The marketing materials for Big Hero 6 proudly exclaim “From the people who brought you Frozen, Tangled, and Wreck-it Ralph”, and that had me wondering if your job had gotten trickier in the last few years now that Disney seems to own, well, almost everything. You see, this could easily have been sold as “From the people who brought you Cars 2, and Toy Story.” Or even “From the people who brought you The Avengers, and Iron Man 3.” While it’s not marketed as either an official Pixar or Marvel film, Big Hero 6 is certainly as much a product of both of those entities as it is Disney alone.
More on that later.
Big Hero 6 introduces us to Hiro(!), a 14-year old loner who is a genius with robot design but is squandering his gift in the underworld of robot fighting - think Real Steel meets Bloodsport but with less, you know, blood. After Hiro’s older brother/father figure, Tadashi, tricks him into visiting the university robot lab where he studies, Hiro realizes he could do a whole lot more with his gifts. He’s also introduced to Tadashi’s motley assortment of classmates who have been conveniently pre-nicknamed by the class clown just in case they ever need secret identities.
Hiro’s mind is opened to new possibilities when he meets Baymax, Tadashi’s personal project. Baymax is a cuddly medical robot designed to treat all manner of illness and injury (in perhaps a nod to the lonely child relationship of E.T. The Extra Terrestrial, Baymax is activated when it hears someone say “Ouch”). Hiro sets his sights on impressing Tadashi’s professor, Dr. Callaghan, and landing a spot in the robot lab. Big Hero 6’s first act details Hiro’s transformation from punk kid to budding academic, culminating with Hiro’s creation of Micro-robots, small, intelligent, mind-controlled building blocks that can be used to construct anything their user can think of.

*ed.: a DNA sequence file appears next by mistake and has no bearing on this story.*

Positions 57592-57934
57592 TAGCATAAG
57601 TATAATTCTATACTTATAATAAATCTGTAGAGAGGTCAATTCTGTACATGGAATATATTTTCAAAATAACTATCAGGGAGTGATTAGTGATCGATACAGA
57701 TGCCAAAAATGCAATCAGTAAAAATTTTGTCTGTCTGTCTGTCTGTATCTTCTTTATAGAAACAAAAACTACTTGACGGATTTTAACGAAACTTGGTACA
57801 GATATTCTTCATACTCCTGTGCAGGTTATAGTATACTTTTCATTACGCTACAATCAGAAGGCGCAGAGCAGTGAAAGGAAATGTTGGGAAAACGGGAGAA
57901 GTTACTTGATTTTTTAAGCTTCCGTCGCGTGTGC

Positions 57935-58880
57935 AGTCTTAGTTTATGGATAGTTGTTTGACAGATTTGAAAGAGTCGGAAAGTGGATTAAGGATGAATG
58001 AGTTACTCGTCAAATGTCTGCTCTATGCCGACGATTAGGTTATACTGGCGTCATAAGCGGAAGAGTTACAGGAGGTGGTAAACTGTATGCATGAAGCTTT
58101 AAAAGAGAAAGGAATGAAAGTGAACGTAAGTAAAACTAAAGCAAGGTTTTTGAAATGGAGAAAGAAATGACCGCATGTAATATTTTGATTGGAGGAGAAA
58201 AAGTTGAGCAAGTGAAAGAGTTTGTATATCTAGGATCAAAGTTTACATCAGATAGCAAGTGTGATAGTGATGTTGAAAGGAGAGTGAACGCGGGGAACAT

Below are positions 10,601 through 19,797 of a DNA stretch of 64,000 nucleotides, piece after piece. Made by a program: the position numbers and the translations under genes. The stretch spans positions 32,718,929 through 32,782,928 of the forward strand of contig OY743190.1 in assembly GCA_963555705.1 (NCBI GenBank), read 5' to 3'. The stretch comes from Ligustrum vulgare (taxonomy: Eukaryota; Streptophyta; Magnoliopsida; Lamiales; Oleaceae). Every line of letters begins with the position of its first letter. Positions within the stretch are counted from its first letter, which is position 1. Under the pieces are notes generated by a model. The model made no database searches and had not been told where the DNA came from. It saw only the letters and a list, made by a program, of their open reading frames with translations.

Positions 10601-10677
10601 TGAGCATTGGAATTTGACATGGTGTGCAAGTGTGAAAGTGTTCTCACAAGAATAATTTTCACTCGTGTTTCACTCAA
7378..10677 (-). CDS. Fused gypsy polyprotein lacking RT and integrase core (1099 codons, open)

Of course, no hero’s journey is complete without the tragedy that sets him on the path to righteousness, and Big Hero 6 doesn’t break any new ground here. Anyone with a passing understanding of Joseph Campbell can guess at the fate of father figure-types. Suffice it to say, Hiro finds himself at a low point with Baymax as his only company. Also like E.T., Big Hero 6 gets a lot of second act mileage from Hiro trying to overcome Baymax’s rudimentary programming by teaching him how to behave more human. It also leads them to discover that Hiro’s Micro-robots, once thought lost to the aforementioned tragedy, are being used for some unclear nefarious purpose. Eventually the rest of the Robot Lab is brought in to help figure out what exactly is going on.
It’s at this point in the film that I started to think of the marketing quandaries you must have faced, Amy. You see, despite your and your team’s best efforts, I went into Big Hero 6 pretty ignorant of not only what it was about, but also of its origins. It wasn’t until Hiro and his friends spot the obligatory Stan Lee cameo, that I realized, this is also a Marvel movie!
You might not think that’s a huge deal, but it fundamentally changed my relationship to Big Hero 6. I could instantly see how the final two acts of the movie (Big Hero 6 is, atypically, broken into four acts) would play out; the heroes are assembled, each with a specific skill, they have one or two setbacks before coming together as a true unit and overcoming the villain.
It was a disappointment to realize that what I thought was a quirky and original film was slowly turning into the same formula I‘ve seen over and over. I’m not saying that you misled me—or even that the rest of Big Hero 6 is bad. In fact, it’s still highly enjoyable. The animation is great, as one would expect from a studio that is now overseen by Pixar’s braintrust,. The voice work by Scott Adsit, Ryan Potter, James Cromwell, and especially T.J. Miller, is top-drawer. And like The Incredibles and The Lego Movie, Big Hero 6 has some of the best action scene construction this side of Steven Spielberg. But once my expectations were set by that cameo, Big Hero 6 settled into little more than meeting them.
As I said in the opening to this letter, you could have just as easily marketed Big Hero 6 as a product created by any one of those corporate entities. It really feels like the result of that most 90s of terms, corporate synergy: the strategies and missions of each brand is met, but the result strips out whatever makes it unique. Watching Big Hero 6 is sort of like seeing that happen in real time.
Realizing how ignorance can be bliss,